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Ben Domensino, 21 Oct 2021, 5:18 AM UTC

Some say La Nina is already here

Some say La Nina is already here

While Australia's Bureau of Meteorology says that there is a 70 percent chance of La Niña developing later this year, the U.S. Climate Prediction Centre has come out and told us that La Niña is already here.

So, what's going on?

To understand why we are getting mixed signals from the official US and Australian climate monitoring agencies, we first need to look at what La Niña is.

The term La Niña refers to a pattern of abnormal sea surface temperatures and associated atmospheric conditions across the equatorial Pacific Ocean.

During La Niña, we see abnormally cool water sitting near the equator of the central and eastern Pacific Ocean, and warmer-than-average water in the western side of the equatorial Pacific Ocean.

You can see this distinctive La Niña pattern in the image below, which shows Pacific Ocean sea surface temperature anomalies earlier this week.

Image: Sea surface temperautre anomalies in the Pacific Ocean on October 19, 2021. Source: NOAA

When these ocean temperature anomalies develop across the Pacific Ocean, it triggers a response in the atmosphere that can affect weather patterns on a global scale.

In Australia, La Niña typically causes:

  • Above-average rain
  • Cooler-than-usual days
  • More tropical cyclones
  • Higher chance of flooding
  • Less bushfires
  • Less extremely hot days
  • More prolonged heatwaves

The disagreement about whether or not a La Niña is currently underway comes down to how it is measured.

For La Niña to be declared by Australia's Bureau of Meteorology, any three of the following four thresholds need to be met:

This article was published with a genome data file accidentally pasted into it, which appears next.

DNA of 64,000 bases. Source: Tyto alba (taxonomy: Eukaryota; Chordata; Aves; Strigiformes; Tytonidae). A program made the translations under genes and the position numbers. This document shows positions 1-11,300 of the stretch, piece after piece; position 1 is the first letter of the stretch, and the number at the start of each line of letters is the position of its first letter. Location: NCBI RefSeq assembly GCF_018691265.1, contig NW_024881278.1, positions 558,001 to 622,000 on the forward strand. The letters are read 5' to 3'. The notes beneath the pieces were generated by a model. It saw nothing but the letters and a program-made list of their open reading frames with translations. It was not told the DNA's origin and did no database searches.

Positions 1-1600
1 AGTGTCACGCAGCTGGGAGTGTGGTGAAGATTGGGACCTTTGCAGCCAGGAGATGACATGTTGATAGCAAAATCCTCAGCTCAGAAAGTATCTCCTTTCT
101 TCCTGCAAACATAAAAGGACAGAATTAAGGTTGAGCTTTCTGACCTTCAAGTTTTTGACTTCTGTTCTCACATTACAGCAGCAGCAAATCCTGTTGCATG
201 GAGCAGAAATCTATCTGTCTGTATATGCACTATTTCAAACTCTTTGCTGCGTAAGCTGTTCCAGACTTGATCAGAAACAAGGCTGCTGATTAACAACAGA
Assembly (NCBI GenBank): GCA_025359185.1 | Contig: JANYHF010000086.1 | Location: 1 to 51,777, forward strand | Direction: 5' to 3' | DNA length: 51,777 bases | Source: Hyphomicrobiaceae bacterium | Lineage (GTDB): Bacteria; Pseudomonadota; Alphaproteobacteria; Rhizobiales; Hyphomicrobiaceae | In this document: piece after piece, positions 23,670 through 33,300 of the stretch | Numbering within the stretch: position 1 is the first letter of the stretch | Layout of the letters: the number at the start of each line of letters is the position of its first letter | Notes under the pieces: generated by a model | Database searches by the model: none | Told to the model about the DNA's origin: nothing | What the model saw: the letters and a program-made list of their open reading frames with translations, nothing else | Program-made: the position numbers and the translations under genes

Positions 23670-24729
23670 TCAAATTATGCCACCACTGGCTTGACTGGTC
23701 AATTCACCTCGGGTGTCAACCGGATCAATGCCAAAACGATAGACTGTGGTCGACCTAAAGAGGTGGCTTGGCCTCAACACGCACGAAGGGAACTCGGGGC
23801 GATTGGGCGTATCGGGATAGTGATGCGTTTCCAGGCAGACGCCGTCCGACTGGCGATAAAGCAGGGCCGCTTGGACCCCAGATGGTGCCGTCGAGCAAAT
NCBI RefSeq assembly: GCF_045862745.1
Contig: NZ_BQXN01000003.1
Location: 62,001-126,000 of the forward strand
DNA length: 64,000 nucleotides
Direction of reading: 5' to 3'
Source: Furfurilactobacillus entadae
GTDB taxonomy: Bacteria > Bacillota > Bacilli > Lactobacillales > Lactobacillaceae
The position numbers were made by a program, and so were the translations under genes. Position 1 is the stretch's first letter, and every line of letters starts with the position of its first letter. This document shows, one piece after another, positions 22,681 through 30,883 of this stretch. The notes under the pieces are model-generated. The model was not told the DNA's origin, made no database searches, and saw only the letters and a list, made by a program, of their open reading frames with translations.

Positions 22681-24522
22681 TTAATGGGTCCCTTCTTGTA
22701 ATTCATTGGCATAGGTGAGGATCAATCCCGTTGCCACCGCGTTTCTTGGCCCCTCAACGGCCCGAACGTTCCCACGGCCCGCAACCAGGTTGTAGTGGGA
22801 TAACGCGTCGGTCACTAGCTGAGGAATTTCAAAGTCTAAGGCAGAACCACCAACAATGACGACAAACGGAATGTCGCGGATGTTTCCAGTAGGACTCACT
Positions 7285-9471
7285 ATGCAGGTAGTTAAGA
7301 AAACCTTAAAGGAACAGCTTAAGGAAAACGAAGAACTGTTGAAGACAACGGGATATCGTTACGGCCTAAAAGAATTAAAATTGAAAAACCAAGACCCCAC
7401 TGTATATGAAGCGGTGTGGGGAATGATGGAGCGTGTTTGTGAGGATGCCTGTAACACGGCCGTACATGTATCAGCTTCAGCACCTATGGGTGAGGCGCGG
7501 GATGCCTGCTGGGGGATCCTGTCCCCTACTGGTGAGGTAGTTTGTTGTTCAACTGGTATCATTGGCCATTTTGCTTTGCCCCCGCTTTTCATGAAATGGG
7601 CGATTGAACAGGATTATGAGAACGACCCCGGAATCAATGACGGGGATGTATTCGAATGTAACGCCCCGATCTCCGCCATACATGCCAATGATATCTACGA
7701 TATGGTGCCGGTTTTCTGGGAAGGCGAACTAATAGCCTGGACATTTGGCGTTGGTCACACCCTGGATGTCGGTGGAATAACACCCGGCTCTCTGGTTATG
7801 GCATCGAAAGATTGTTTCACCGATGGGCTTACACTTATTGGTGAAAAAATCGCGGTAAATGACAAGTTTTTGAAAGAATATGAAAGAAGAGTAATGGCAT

1. Sea surface temperatures in the central and eastern equatorial Pacific Ocean (NINO3 or NINO3.4 regions) are 0.8ºC cooler than average.
  2. Trade winds have been stronger than average in the western or central equatorial Pacific Ocean during any three of the last four months.
  3. The three-month average Southern Oscillation Index (a measure of the mean sea level pressure difference between Tahiti and Darwin) is +7 or higher.
  4. A majority of surveyed climate models show sustained cooling to at least 0.8ºC below average in the NINO3 or NINO3.4 regions of the Pacific until the end of the year.

America's thresholds of La Niña are a bit easier to reach than those used in Australia, and they lean more heavily on what is expected to happen in the future. According to the U.S. Climate Prediction Centre (CPC), La Niña conditions exist when:

  1. Sea surface temperatures in the eastern equatorial Pacific (NINO3.4 region) are 0.5ºC cooler than usual, averaged over one month.
  2. There is an expectation that the sea surface temperature in the NINO-3.4 region will stay below 0.5C below average for at least three consecutive months.
  3. The atmosphere is showing signs of responding to the ocean cooling, such as a strengthening of the trade winds that transport moisture towards Australia.

It's common for the U.S. to call the start of La Niña or El Niño before Australia does, due to these differences.

While there have been some years where the U.S. thresholds are met but Australia's aren't, that isn't likely to be the case this year. It's more likely than not that the Bureau of Meteorology will soon be declaring La Niña as well.